On December 5, 1800, Meriwether Lewis was promoted to captain in the 1st Infantry. Lewis joined the Army in 1795 as an Ensign (equivalent to second lieutenant), having previously served in the Virginia militia for two years. One year later in 1801, Lewis would leave the Army and serve as President Thomas Jefferson’s personal aide in the White House. Jefferson personally contacted the commanding general of the Army and asked that Lewis be allowed to leave the service, while retaining his rank and right to promotion. Lewis personally acted as Jefferson’s military advisor, as Jefferson had no military experience.
This close proximity to President Jefferson would lead to Lewis leading one of the great explorations in American history. Jefferson completed the Louisiana Purchase in July 1803 and immediately set into motion a crash course for Lewis. Lewis studied under the leading scientists of the time, so that he could properly report his findings. The Corps of Discovery departed from Missouri in May 1804 on a two-year mission of exploration. The team would return to Missouri in September 1806.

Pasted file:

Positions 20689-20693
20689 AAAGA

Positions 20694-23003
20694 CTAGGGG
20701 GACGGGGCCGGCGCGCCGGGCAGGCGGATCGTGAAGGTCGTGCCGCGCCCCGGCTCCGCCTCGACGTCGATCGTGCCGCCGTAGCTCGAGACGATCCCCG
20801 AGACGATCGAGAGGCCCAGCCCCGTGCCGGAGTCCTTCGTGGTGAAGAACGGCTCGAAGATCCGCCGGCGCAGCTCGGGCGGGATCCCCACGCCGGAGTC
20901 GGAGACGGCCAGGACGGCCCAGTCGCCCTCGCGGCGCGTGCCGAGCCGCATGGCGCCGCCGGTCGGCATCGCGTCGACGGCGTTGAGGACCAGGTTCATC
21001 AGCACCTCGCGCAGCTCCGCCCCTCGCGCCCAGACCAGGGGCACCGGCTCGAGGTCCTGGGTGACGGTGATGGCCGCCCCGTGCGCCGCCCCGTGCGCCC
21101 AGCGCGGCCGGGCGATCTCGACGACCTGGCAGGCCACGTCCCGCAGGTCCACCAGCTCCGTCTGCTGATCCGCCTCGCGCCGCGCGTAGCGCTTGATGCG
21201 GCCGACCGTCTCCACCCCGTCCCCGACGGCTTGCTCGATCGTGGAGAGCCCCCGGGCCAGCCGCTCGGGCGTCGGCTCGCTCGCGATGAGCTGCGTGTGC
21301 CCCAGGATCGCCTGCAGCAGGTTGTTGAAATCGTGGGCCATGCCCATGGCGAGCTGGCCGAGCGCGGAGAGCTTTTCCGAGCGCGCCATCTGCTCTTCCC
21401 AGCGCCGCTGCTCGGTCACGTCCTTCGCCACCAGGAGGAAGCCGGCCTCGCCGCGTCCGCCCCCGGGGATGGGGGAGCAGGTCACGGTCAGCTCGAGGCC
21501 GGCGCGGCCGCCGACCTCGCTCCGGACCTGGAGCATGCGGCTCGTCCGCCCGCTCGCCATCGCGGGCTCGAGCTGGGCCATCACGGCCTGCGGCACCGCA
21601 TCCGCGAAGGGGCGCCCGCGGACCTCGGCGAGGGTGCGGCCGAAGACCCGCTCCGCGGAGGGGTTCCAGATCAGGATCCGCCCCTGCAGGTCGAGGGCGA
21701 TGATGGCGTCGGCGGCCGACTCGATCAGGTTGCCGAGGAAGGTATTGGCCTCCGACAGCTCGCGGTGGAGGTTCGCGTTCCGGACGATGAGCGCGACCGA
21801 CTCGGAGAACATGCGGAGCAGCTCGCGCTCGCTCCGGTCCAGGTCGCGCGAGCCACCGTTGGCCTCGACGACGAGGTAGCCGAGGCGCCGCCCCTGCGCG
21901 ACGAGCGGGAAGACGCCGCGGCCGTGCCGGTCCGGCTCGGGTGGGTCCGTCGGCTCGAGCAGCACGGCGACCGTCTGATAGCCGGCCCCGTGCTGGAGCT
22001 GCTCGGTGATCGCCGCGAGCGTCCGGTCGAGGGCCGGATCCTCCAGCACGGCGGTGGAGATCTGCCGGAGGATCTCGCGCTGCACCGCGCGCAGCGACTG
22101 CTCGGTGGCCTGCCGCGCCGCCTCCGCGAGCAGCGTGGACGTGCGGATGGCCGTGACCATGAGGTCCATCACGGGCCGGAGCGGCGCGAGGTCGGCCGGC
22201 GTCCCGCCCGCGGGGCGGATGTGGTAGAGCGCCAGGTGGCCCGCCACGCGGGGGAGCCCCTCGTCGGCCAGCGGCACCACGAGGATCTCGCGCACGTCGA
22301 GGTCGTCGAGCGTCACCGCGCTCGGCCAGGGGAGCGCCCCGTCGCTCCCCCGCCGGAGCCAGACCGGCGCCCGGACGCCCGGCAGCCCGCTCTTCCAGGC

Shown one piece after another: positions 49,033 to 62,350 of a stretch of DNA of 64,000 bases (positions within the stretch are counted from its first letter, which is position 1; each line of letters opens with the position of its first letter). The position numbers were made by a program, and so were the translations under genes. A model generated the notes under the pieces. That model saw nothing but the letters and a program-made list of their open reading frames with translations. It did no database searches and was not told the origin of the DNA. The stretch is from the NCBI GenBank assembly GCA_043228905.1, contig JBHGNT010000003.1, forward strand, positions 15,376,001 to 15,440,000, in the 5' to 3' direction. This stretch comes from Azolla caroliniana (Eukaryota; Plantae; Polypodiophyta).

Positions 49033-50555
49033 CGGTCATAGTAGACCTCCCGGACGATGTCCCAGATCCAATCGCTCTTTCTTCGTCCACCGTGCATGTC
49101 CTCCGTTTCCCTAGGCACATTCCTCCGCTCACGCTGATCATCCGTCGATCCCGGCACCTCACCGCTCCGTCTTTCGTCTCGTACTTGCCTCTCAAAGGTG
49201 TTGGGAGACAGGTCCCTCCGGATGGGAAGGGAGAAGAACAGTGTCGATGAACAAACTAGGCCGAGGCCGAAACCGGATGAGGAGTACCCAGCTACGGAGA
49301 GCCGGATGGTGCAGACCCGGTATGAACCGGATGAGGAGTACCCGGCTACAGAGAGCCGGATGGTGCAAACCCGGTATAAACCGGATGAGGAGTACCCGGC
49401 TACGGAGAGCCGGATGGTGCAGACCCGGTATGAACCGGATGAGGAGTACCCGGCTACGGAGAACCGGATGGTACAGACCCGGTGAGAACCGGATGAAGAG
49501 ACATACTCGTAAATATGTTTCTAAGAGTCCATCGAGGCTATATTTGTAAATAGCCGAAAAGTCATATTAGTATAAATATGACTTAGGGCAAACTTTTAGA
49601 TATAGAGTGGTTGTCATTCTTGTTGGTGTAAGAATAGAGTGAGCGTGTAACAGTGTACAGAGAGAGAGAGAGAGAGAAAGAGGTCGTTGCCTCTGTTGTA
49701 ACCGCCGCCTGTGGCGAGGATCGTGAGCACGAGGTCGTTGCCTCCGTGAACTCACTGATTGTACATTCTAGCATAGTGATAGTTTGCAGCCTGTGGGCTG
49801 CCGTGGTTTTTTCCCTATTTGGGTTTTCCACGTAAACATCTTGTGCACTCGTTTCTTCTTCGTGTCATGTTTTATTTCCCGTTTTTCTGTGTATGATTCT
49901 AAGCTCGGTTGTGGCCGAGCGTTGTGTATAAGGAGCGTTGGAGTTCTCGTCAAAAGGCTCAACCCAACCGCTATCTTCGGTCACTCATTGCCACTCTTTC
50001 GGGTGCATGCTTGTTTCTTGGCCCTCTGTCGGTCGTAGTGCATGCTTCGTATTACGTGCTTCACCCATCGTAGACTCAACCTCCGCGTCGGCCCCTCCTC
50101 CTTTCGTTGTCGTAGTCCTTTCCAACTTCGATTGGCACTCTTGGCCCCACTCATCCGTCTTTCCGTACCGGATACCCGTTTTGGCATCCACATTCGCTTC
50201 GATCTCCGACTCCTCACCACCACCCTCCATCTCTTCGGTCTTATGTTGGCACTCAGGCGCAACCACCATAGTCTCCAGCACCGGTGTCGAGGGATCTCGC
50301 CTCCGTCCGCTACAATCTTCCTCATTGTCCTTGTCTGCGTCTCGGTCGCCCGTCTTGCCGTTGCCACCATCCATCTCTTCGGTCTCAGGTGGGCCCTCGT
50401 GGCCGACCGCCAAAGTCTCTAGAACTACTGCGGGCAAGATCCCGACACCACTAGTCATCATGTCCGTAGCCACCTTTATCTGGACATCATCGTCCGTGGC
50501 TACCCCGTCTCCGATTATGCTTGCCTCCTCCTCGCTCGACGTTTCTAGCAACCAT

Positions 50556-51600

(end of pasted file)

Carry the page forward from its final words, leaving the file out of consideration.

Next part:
On August 17, 1803, members of the 1st infantry, under Captain John Whistler, established Fort Dearborn. Fort Dearborn was the first permanent military presence in Chicago, IL. In March 1803, the Secretary of War instructed Colonel Hamtramck, commander of the 1st Infantry and commandant of Detroit, to dispatch one officer and six men to survey Chicago. Interest had increased in Chicago, since native tribes withdrew as a result of the 1795 Treaty of Greenville. The positive findings of the survey resulted in construction of Fort Dearborn. The fort, named for the Secretary of War who commissioned it, took one year to complete. Whistler was named commandant of Chicago and remained there until 1810.